• user recruitment—Based on the user personas you’ve identified, conduct a user survey to answer fundamental questions and maintain a ready pool of customers for research.
  • constructive feedback mechanisms—Utilize the documents from the Discovery Phase to keep stakeholders focused. Encourage them to adopt a user-centric mindset when they’re providing feedback. Suggest their avoiding subjective statements such as “I like it” or “I don’t like it,” and evaluate feedback from the actual user’s perspective, asking questions such as, “Is this design beneficial to our users?”

2. Collaboration is essential.

On large projects, a common challenge is aligning a product team to focus on the most important user needs, which requires effective collaboration. Some ways of improving collaboration during this phase include the following:

  • stakeholder interviews—Document the business goals and vision for the product.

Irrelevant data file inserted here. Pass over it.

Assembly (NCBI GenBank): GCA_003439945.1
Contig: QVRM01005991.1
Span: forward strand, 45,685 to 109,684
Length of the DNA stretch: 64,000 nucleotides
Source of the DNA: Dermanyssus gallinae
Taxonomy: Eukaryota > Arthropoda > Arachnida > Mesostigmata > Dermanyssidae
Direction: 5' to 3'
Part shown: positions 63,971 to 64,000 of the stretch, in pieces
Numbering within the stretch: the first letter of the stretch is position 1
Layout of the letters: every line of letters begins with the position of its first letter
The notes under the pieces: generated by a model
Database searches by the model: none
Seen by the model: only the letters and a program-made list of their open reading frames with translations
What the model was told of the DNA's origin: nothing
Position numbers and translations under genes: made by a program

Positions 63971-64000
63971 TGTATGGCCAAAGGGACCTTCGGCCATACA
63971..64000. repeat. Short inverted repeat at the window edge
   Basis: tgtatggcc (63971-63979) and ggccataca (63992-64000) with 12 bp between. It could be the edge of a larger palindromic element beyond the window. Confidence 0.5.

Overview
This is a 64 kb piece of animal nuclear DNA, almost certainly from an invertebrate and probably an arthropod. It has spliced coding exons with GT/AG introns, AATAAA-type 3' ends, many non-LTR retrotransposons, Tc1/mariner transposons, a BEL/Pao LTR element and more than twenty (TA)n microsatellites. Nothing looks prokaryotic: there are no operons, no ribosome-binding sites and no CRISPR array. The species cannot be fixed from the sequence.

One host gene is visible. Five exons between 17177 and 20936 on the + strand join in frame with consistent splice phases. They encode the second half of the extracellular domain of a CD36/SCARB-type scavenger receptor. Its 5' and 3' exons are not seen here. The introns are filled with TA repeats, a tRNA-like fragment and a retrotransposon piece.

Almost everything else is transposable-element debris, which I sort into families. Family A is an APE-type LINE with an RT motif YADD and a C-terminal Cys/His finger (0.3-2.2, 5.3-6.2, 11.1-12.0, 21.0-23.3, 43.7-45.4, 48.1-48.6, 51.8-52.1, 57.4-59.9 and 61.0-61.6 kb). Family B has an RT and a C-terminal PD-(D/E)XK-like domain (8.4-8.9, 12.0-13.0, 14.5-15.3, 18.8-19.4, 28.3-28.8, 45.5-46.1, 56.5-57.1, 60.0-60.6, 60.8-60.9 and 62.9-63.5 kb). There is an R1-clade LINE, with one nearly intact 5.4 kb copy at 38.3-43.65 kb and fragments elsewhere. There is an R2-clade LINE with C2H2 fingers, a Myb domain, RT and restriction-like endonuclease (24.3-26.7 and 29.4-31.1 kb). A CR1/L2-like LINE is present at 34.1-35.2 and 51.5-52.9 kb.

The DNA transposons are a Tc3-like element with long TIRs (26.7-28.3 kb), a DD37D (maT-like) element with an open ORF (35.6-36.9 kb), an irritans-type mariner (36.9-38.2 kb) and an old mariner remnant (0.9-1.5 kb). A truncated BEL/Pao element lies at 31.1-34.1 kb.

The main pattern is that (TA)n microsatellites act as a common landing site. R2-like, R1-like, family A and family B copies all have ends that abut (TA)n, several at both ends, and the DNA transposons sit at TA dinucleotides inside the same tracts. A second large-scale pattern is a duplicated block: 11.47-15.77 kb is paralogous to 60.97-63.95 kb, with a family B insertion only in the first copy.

• partnership with stakeholders—Collaborate with stakeholders and leverage their expertise in engineering, sales, and marketing to demystify the domain’s complexity.
  • assumptions tracking—Gather the team’s assumptions about both the product and user behaviors. Use these assumptions during UX research interviews to validate the product concept and facilitate constructive discussions with your stakeholders to address obstacles.
  • over-communication—Be transparent about your work’s status and where you’re facing challenges. For instance, you might send a biweekly update newsletter comprising three sections—Customer Insights, Accomplishments, and Blockers—to the cross-functional team to help inform stakeholders about your progress, challenges, and next steps.
Figure 2—Template for a biweekly update newsletter
Template for a biweekly update newsletter

3. Iterate and refine your designs.